When Bobby Brown was given a home to live in as a gift, he had a choice to make. Would he believe that the gift was really his, or would he walk back out the door, refusing to accept the gift? Faith in Christ is the same way. Jesus died on the cross for your sins! He paid the price for your sins! But will you believe it? Will you put your faith in Jesus, trusting in Him alone?

We’re going to close this morning by briefly looking at the remainder of chapter 3, which answers the question, why is salvation by grace through faith alone?

Continue reading verse 25.

This was to show God’s righteousness, because in his divine forbearance he had passed over former sins. It was to show his righteousness at the present time, so that he might be just and the justifier of the one who has faith in Jesus. Then what becomes of our boasting? It is excluded. By what kind of law? By a law of works? No, but by the law of faith. For we hold that one is justified by faith apart from works of the law. Or is God the God of Jews only? Is he not the God of Gentiles also? Yes, of Gentiles also, since God is one—who will justify the circumcised by faith and the uncircumcised through faith. Do we then overthrow the law by this faith? By no means! On the contrary, we uphold the law. (Romans 3:25b-31)

We’ve talked before about how our inability to obey the law doesn’t nullify the system. But when Jesus paid the price for our sin, by doing so, He actually fulfilled and upheld the Old Testament law. He was righteous, but He died for our unrighteousness. So when we have faith in Jesus, we’re made righteous through His perfect obedience to the Father.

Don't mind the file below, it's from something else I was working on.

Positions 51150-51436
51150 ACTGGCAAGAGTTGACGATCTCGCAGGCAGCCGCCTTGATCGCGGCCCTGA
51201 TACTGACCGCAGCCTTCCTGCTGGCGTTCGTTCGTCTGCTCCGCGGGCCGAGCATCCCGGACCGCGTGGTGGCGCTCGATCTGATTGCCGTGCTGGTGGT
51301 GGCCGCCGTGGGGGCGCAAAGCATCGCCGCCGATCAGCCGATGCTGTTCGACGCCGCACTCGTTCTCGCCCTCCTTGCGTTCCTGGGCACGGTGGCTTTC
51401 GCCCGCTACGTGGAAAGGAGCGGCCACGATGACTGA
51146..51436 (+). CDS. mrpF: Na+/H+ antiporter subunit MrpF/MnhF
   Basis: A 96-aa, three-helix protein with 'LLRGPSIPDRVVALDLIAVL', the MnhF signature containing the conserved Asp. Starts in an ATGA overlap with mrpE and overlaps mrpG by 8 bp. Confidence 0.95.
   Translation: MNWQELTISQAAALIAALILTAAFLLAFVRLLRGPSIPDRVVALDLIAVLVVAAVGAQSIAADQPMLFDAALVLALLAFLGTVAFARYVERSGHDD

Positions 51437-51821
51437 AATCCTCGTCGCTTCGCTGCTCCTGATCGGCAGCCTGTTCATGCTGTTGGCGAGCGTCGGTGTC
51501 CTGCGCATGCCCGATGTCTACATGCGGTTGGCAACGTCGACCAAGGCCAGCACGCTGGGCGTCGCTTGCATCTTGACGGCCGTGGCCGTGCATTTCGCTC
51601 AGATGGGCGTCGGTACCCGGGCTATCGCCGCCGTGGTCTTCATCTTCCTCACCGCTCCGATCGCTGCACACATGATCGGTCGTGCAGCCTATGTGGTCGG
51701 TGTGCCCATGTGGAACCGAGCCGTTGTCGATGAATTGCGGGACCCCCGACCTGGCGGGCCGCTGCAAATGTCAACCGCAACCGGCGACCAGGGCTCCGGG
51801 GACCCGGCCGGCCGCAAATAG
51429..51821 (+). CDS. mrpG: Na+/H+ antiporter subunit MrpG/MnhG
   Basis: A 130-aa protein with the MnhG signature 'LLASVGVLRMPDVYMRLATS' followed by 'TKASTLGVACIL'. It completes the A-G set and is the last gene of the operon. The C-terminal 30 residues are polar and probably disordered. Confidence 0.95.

So in all of this, God is shown to be righteous because He alone can justify us, because He alone is just. So none of us have any grounds for boasting about how awesome we are. It doesn’t matter how you were raised, or how perfect your momma said you are, or how many A’s you got in school. We’ve all sinned and fall short of the glory of God and are justified freely by His grace alone.

And it’s for all who believe.

All of life, we strive to become the greatest hitter in the world, and sometimes we convince ourselves that we are, but God’s message to us is to stop striving, and start resting in Him. Jesus makes us righteous not by works, but through faith.

Pastor Chris Huff

Pastor Chris Huff has been with us since July 2009.  He and his wife, Abby, have four children.  Chris is originally from St. Louis, MO and even though he was raised as a city boy, he has a small town heart. Chris is all over the internet, so you can find him on Facebook, Twitter,… (read more)

Bible Passages: Romans 3:21-31